Loving Stories – Video 1: This is a series of short stories and tools the help us build a loving family, community, society and world.
“Prisoner of Love” is based on research you can see in Scientific American’s, “Scientists Probe Human Nature — and Discover We Are Good, After All“
Please send feedback and your stories to Partners@LovingStories.com.
Welcome to Building a Loving World Stories
Our goal: a healthy humanity being.
Just like a healthy human being is many diverse parts working together in harmony, so too, the healthy humanity being is the many diverse parts of humanity working together in harmony. That’s our goal.
And knowing there’s a loving light shining at the core of everybody is the foundation of fulfilling that goal. But is it true? What about the exceptions? Over the next couple of videos, we’ll try to answer these questions with some stories, and see where that takes us. Story number 1:
Once I was visiting someone in jail. It was just like in the movies… tables in the middle of a big hall, lots of people, and at some point, a guard comes along and asks, “Is everything ok?” Very polite and nice. I answered “Yes, thank you…” but as he was turning to leave us, I suddenly felt an urge to ask something. “Actually, is it ok to ask a question?” He said, “Yes, how can I help you?” I answered, “Well, I was just wondering, looking around, there quite a lot of prisoners. What sort of percentage would you say are really evil?” He spent quite a while thinking about the question, and then he answered, to quote: “I’ve been working here for 17 years, and I can say that I haven’t met one prisoner who I would call evil. For whatever reason, they’re just very good at making mistakes. Look around: see how they’re all getting along with their families. That’s who they really are. That’s what they really want, but they get caught up in mistakes.”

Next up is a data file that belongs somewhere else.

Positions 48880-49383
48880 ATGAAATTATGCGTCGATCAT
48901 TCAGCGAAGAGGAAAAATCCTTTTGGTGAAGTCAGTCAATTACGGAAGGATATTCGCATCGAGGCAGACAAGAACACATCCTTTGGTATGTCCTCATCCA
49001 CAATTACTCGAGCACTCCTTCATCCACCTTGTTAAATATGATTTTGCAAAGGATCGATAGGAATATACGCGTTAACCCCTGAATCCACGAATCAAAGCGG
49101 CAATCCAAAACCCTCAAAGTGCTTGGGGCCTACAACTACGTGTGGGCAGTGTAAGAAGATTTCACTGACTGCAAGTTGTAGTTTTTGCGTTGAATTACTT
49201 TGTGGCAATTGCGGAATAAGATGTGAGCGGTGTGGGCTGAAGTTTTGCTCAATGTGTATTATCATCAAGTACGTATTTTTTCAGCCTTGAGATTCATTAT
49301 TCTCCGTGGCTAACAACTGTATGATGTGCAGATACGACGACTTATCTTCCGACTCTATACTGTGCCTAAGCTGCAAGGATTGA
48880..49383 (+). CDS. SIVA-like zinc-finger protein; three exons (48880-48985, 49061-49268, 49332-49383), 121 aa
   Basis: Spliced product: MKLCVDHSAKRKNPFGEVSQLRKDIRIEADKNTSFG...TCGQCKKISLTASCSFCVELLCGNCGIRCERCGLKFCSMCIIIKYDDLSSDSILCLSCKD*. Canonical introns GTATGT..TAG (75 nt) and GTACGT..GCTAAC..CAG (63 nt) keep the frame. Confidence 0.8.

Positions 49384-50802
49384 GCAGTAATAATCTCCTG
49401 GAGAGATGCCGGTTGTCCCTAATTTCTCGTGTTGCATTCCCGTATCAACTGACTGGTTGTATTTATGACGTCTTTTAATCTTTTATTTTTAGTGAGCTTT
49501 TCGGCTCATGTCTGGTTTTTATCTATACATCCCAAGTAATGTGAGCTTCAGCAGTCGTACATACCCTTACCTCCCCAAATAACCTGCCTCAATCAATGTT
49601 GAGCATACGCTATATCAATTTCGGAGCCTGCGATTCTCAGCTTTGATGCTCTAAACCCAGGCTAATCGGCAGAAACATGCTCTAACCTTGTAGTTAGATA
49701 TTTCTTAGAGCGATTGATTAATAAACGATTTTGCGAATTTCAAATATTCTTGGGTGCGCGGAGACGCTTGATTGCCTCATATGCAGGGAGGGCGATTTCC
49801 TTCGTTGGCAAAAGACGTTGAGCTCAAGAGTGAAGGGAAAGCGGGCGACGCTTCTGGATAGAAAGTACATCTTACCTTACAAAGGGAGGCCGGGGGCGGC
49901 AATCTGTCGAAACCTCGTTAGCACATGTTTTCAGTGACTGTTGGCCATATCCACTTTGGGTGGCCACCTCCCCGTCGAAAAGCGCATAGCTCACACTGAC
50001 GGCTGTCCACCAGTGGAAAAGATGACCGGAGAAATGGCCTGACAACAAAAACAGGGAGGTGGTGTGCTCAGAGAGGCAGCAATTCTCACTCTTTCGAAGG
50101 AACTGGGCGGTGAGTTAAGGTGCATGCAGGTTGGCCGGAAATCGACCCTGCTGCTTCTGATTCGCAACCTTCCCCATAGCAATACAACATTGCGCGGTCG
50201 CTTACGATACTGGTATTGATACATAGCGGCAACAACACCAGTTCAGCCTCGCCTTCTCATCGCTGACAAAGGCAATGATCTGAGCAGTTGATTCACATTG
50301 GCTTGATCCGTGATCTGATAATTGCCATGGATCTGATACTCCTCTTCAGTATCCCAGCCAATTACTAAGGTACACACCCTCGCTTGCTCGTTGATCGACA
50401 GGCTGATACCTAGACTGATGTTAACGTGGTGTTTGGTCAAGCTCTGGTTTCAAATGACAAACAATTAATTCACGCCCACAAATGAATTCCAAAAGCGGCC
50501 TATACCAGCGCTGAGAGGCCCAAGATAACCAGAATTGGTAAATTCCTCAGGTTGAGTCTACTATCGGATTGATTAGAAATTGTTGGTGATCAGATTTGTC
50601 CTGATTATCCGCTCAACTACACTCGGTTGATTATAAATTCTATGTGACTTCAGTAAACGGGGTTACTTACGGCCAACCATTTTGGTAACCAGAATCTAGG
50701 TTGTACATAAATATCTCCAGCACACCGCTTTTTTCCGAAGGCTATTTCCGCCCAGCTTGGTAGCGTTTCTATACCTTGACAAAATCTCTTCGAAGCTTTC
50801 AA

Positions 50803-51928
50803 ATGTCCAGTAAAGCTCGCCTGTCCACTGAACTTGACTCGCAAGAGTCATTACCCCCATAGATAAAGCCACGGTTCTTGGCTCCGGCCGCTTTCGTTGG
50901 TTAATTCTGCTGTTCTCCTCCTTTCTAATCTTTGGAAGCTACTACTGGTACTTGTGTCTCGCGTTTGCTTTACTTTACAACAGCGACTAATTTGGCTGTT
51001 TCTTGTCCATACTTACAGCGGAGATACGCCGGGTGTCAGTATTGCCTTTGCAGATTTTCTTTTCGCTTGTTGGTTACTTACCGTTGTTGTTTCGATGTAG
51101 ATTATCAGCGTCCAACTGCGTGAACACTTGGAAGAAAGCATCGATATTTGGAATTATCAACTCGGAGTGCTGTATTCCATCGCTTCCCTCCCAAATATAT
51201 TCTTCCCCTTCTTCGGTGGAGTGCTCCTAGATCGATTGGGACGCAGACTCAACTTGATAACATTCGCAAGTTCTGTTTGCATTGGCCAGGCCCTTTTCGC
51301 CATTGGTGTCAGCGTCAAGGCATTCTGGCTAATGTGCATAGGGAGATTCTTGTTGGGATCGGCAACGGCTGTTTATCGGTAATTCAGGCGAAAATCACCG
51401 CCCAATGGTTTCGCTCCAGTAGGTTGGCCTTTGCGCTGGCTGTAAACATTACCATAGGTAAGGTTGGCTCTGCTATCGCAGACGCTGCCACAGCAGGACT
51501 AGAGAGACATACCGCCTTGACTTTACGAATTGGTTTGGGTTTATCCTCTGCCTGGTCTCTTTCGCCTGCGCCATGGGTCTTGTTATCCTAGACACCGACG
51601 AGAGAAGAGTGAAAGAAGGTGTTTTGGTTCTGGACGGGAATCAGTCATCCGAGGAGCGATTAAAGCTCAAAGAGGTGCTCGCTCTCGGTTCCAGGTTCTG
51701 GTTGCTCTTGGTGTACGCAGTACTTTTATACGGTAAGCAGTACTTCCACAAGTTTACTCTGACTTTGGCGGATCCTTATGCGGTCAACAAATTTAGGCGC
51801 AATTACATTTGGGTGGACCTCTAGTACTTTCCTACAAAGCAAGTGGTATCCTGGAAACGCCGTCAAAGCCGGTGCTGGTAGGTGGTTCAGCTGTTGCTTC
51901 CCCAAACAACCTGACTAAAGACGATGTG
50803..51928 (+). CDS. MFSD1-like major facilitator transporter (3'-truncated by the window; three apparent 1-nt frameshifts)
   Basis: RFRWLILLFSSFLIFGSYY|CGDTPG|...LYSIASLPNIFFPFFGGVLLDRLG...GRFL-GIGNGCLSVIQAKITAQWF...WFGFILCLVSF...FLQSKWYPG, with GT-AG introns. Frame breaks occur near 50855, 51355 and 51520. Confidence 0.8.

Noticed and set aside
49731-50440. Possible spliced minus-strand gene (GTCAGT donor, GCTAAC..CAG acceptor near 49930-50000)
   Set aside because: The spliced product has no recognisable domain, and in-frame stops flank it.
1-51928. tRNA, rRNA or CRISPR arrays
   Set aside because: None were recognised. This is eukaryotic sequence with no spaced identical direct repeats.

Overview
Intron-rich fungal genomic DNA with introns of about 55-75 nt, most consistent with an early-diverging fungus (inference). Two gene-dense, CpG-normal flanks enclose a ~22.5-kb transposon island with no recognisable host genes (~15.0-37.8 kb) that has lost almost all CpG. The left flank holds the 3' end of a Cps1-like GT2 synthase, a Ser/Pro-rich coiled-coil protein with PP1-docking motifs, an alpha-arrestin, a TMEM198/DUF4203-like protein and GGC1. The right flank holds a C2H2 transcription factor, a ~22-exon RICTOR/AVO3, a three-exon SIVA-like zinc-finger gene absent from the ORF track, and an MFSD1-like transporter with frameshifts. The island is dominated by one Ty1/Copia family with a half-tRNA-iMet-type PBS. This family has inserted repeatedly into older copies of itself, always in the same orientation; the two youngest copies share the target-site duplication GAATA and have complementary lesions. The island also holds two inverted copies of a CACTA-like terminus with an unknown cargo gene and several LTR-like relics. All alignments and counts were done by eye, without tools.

That was an unexpected answer. And it triggers a lot more questions! Does everyone have loving light? What about terrorists? In this series, we’ll be presenting more stories to help answer these questions in depth.
Meanwhile, one fair lesson we can learn is that the vast majority of people we’re in contact with do have a loving light within. Based on that, here’s an exercise I recommend doing straight after the video:
- Image someone frustrating or even angering you. It could be somebody you know or a stranger, for example, someone working in a shop or an institution.
- Our job is to solve the problem, positively, constructively, for all sides, to build a loving world. To do so we need to rid ourselves of any frustration and anger that was maybe triggered in our hearts. How? Take a short while to focus on the loving light you know is at the core of the other person, even though they’re great, as we are, in making mistakes.
- Keep focusing on that loving light until you feel good about that person. As William Penn taught in 1862, “They have a right to censure, that have a heart to help.” Imagine responding only when you feel good in your heart for the other person.
- Image someone frustrating or even angering you.
- Imagine focusing on the loving light you know that is at the core of that other person.
- Imagine responding only when you feel good in your heart for that other person.
See you for the next story – building a loving world. Now enjoy doing the exercise we just discussed. I think I’ll do it for occasional tense discussions I may have with my wife.